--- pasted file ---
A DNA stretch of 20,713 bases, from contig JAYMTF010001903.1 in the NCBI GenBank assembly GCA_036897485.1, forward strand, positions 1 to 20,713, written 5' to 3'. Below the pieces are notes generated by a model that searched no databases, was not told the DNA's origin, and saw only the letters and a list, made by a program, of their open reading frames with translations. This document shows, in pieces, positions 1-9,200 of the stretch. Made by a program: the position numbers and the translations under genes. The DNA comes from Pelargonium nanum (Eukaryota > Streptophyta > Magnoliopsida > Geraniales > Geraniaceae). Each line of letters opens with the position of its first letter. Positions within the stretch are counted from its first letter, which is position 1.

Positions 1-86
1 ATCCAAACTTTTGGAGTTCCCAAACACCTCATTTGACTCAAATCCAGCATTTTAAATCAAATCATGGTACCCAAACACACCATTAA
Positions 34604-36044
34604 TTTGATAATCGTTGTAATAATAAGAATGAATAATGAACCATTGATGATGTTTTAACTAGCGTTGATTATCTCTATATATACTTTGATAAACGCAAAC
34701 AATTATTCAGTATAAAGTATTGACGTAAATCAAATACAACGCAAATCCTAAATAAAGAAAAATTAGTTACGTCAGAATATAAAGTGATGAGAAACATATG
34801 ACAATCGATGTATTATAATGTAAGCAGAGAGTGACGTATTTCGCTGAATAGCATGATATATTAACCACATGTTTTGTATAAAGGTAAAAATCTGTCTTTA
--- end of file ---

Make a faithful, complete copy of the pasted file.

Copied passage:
A DNA stretch of 20,713 bases, from contig JAYMTF010001903.1 in the NCBI GenBank assembly GCA_036897485.1, forward strand, positions 1 to 20,713, written 5' to 3'. Below the pieces are notes generated by a model that searched no databases, was not told the DNA's origin, and saw only the letters and a list, made by a program, of their open reading frames with translations. This document shows, in pieces, positions 1-9,200 of the stretch. Made by a program: the position numbers and the translations under genes. The DNA comes from Pelargonium nanum (Eukaryota > Streptophyta > Magnoliopsida > Geraniales > Geraniaceae). Each line of letters opens with the position of its first letter. Positions within the stretch are counted from its first letter, which is position 1.

Positions 1-86
1 ATCCAAACTTTTGGAGTTCCCAAACACCTCATTTGACTCAAATCCAGCATTTTAAATCAAATCATGGTACCCAAACACACCATTAA
Positions 34604-36044
34604 TTTGATAATCGTTGTAATAATAAGAATGAATAATGAACCATTGATGATGTTTTAACTAGCGTTGATTATCTCTATATATACTTTGATAAACGCAAAC
34701 AATTATTCAGTATAAAGTATTGACGTAAATCAAATACAACGCAAATCCTAAATAAAGAAAAATTAGTTACGTCAGAATATAAAGTGATGAGAAACATATG
34801 ACAATCGATGTATTATAATGTAAGCAGAGAGTGACGTATTTCGCTGAATAGCATGATATATTAACCACATGTTTTGTATAAAGGTAAAAATCTGTCTTTA